Japanese telecom operator NTT has agreed to acquire Centerstance, a consulting firm that specializes in showing companies how to move their data and operations into the cloud. The acquisition of Centerstance is the next stage in NTT’s involvement with cloud services, which has been growing over the past several years, both organically and inorganically. This latest inorganic move indicates that NTT plans not only to provide cloud-based data storage for its customers, but also intends to take a broader role in helping them combine and consolidate various cloud solutions that may be provided by outside entities.
The cloud’s rise to prominence globally is further demonstrated by a report this week that 53 percent of Australian companies spend over 10 percent of their IT budget on cloud-related services. And 70 percent of companies polled say that they will significantly increase their cloud expenditures in the coming year.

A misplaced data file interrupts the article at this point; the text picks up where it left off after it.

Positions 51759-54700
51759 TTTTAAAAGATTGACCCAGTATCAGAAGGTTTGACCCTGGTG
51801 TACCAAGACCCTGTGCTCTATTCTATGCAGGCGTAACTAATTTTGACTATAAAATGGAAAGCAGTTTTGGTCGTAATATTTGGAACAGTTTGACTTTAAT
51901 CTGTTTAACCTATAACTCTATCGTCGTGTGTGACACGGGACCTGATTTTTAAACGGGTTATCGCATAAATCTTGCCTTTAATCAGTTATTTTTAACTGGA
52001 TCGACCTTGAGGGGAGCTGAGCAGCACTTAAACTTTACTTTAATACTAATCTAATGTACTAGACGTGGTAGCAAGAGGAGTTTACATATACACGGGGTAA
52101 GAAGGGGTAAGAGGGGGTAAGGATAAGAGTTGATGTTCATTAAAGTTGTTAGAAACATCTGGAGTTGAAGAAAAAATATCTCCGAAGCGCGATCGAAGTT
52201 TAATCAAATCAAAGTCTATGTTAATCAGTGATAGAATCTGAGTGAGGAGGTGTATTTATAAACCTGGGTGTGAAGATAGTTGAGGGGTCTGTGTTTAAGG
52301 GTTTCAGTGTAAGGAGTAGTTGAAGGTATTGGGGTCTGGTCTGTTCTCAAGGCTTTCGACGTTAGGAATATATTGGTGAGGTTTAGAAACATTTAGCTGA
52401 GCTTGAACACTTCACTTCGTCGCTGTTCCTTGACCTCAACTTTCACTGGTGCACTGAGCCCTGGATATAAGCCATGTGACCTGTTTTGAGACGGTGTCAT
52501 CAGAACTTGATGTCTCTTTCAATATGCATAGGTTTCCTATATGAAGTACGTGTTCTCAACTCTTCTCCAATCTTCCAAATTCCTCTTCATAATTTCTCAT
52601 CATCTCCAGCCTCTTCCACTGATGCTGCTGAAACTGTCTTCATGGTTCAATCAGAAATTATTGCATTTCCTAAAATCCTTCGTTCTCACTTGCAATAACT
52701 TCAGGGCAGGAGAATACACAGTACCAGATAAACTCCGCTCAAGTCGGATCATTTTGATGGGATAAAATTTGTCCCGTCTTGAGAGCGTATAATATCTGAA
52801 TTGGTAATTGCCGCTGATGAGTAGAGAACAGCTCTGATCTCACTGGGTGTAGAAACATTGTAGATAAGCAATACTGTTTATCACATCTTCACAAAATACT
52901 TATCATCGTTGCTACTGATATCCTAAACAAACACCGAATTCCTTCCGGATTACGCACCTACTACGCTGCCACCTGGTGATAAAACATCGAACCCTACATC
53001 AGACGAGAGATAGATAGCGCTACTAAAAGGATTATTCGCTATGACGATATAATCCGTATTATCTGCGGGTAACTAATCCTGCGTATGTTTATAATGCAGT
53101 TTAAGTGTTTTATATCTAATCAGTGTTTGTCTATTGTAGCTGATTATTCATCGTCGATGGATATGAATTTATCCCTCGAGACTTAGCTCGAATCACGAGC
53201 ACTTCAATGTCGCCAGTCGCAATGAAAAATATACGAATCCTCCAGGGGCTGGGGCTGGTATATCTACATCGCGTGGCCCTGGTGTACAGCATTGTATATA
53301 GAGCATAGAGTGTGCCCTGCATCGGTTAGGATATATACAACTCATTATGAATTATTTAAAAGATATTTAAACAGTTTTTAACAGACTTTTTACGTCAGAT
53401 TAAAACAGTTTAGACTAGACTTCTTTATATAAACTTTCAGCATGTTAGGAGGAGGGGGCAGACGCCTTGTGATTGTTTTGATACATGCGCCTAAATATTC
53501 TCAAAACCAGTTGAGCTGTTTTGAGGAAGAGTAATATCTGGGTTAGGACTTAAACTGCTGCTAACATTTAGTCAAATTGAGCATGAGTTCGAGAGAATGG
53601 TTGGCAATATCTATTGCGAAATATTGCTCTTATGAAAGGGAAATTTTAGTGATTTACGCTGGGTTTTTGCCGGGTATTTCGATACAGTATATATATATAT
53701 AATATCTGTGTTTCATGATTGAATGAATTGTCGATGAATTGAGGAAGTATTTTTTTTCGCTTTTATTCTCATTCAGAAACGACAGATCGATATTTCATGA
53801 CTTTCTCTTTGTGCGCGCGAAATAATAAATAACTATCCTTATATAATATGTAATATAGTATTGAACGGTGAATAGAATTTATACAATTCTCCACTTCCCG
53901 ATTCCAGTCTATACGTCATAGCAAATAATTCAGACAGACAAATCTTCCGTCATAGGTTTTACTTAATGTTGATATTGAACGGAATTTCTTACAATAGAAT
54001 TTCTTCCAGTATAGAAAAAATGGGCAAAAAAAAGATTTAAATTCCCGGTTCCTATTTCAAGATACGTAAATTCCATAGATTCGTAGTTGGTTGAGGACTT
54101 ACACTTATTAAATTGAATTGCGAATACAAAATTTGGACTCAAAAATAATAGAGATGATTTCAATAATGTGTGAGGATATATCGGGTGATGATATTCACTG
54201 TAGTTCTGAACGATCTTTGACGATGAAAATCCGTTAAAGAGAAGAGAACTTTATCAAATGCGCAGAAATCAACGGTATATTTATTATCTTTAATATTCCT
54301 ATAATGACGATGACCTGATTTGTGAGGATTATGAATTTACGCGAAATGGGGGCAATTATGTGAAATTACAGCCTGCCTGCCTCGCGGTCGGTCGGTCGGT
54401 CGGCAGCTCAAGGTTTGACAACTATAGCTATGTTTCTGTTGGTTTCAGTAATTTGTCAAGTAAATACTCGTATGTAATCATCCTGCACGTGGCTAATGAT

While the cloud is a very disruptive force for the traditional software industry, it could be a boon for the telecom sector. Everything stored in the cloud has to be communicated with in order to be used, and that communication is going to take place via fixed line and mobile connections. And, of course, data moves from local storage to the cloud by means of the same kinds of connections. With the explosive growth of tablets and Smartphones and their expanded capabilities, there will be ever-greater need for such movement of, and communication with, data.
By embracing cloud computing, NTT is placing itself ahead of the curve. We at Tarifica believe that all operators, mobile and fixed, would be smart to follow their example and pursue cloud strategies. These could be very diverse. One revenue-generating possibility is for providers to create their own data storage centers; this is just one way in which they can avoid the pitfall of becoming simply conduits for data. They could enter into partnerships with designers of applications such as sales force and accounting tools; they could also partner with or acquire consulting firms, as NTT is doing. In general, operators that think creatively will find themselves in an enviable position, able to prosper in difficult times, while those that are stuck in their ways are likely to be reduced to a subsidiary role in the changing information economy.